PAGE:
Good morning, everyone. Another HHH week (hazy, hot, humid) here in South Carolina. Combined with my vicious fiscal-year-end work schedule, I have been out in the garden only a couple of times this week. <sigh> I’m going through gardening withdrawals, yet I’m thankful for air conditioning and the small harvests I have been getting. (Small due to the heat, fungus/disease, and insects.) However, I still have some pictures for you this week. This week’s garden photos!
This past week, Charleston got a little taste of the winter the rest of the country usually gets. Of course, our temperatures weren’t near as low as many of you had to deal with. But the night of January 7, we got down to 18 degrees. In fact, we spent close to 48 hours below freezing! Needless to say, my hoop tunnels and key lime trees stayed covered for 4 days. The day time highs weren’t sufficient to uncover them and then have to recover them for the freezing temperatures at night. A couple days ago, the post-freeze garden inspection began. This week’s garden photos!
It was another mild – and dry – week in the garden. Still no rain and none in the forecast for another ten days. If nothing changes, at month’s end, my garden log will record only 1.1″ of rain the entire month of October. Meanwhile, my water bill increases. But that’s okay. The seedlings are growing, and the plants are fruiting. There’s about four weeks left until first frost here. Maybe we’ll have a little more time this year? We’ll see. This week’s garden photos!
Last week, I posted the first article in this two-part series, “Herbal Allies in the Garden ~ A through M.” Today, I’m sharing with you the herbal (and floral) allies list N through Z. Again, although this list is not exhaustive, it represents many of the common herbs and flowers gardeners plant. Consider growing these among your vegetables and fruit trees to help repel garden pests and disease as well as draw beneficial insects to your garden. And the added beauty is always a plus! Learn about herbal allies!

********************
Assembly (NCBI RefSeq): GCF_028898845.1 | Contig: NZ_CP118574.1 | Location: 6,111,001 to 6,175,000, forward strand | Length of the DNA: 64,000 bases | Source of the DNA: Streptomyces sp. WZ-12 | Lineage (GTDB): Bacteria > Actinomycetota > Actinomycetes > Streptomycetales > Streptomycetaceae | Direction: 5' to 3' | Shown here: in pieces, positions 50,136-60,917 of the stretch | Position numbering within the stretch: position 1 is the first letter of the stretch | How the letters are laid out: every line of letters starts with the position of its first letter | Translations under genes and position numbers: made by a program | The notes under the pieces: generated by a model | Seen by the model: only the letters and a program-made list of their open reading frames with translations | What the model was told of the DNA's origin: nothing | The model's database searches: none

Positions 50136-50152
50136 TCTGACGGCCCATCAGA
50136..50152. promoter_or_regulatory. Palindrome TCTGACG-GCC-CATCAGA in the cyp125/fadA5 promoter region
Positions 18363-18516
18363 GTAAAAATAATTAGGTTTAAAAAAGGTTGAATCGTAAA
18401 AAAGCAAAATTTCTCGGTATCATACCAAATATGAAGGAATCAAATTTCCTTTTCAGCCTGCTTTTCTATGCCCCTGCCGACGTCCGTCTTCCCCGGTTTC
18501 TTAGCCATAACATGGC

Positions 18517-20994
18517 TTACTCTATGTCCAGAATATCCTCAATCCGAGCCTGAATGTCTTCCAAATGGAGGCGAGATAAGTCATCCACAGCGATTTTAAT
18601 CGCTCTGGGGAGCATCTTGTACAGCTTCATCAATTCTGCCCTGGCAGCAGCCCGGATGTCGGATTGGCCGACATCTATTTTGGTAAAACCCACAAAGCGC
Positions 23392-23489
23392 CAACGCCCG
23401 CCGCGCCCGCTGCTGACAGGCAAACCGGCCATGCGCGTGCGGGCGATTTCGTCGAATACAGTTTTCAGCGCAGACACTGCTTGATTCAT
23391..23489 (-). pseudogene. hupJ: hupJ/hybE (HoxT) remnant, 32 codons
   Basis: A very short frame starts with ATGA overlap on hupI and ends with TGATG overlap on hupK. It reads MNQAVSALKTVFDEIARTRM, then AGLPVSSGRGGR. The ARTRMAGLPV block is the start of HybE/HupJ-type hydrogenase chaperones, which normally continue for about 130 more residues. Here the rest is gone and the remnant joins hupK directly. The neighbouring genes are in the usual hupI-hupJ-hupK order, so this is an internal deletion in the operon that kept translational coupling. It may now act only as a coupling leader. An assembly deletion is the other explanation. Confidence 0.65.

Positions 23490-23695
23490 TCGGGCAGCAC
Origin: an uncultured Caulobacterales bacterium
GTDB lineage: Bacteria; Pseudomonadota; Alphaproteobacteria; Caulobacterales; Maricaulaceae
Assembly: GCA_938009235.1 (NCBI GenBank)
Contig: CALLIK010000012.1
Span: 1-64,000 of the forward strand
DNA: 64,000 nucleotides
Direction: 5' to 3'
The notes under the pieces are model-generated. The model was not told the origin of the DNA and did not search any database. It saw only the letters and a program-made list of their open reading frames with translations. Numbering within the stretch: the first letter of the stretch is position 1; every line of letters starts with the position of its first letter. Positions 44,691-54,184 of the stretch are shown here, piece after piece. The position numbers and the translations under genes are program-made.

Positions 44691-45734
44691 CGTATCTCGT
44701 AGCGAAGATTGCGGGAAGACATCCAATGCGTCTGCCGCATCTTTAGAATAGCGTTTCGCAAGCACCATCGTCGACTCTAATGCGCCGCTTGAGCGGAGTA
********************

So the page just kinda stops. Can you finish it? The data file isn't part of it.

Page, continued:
With my fiscal year-end work schedule and Charleston’s summer storm schedule, I am woefully behind in my gardening chores! I’m either working until dark, or it’s raining or too wet to do what I need to do if I get home before sunset. Last night, I was in the garden until I couldn’t see anymore – harvesting cucumbers, tomatoes, raspberries, and close to 100 pepperoncini! I also topped my paste tomato plants because they were so long, they were bending over each other! Unfortunately, I didn’t have enough time to do any more than that. So, today being my weekly day off, I have quite the list of chores to accomplish. What’s happening at the homestead!
I think we need an ark for my sanctuary garden! Rain, rain, cloudy days, mist, more rain…. Today is the first day the sun has come out in a week. I’m not worried about ground water as my raised beds drain well. However, all the rain and humidity is the perfect environment for fungus and disease on many plants. I pulled a couple of lima beans that looked troublesome (didn’t want it to spread to the other plants), and I’m investigating some black spots on one of my pepper plants. (Mold??) Yet, my garden IS growing. Come take a look!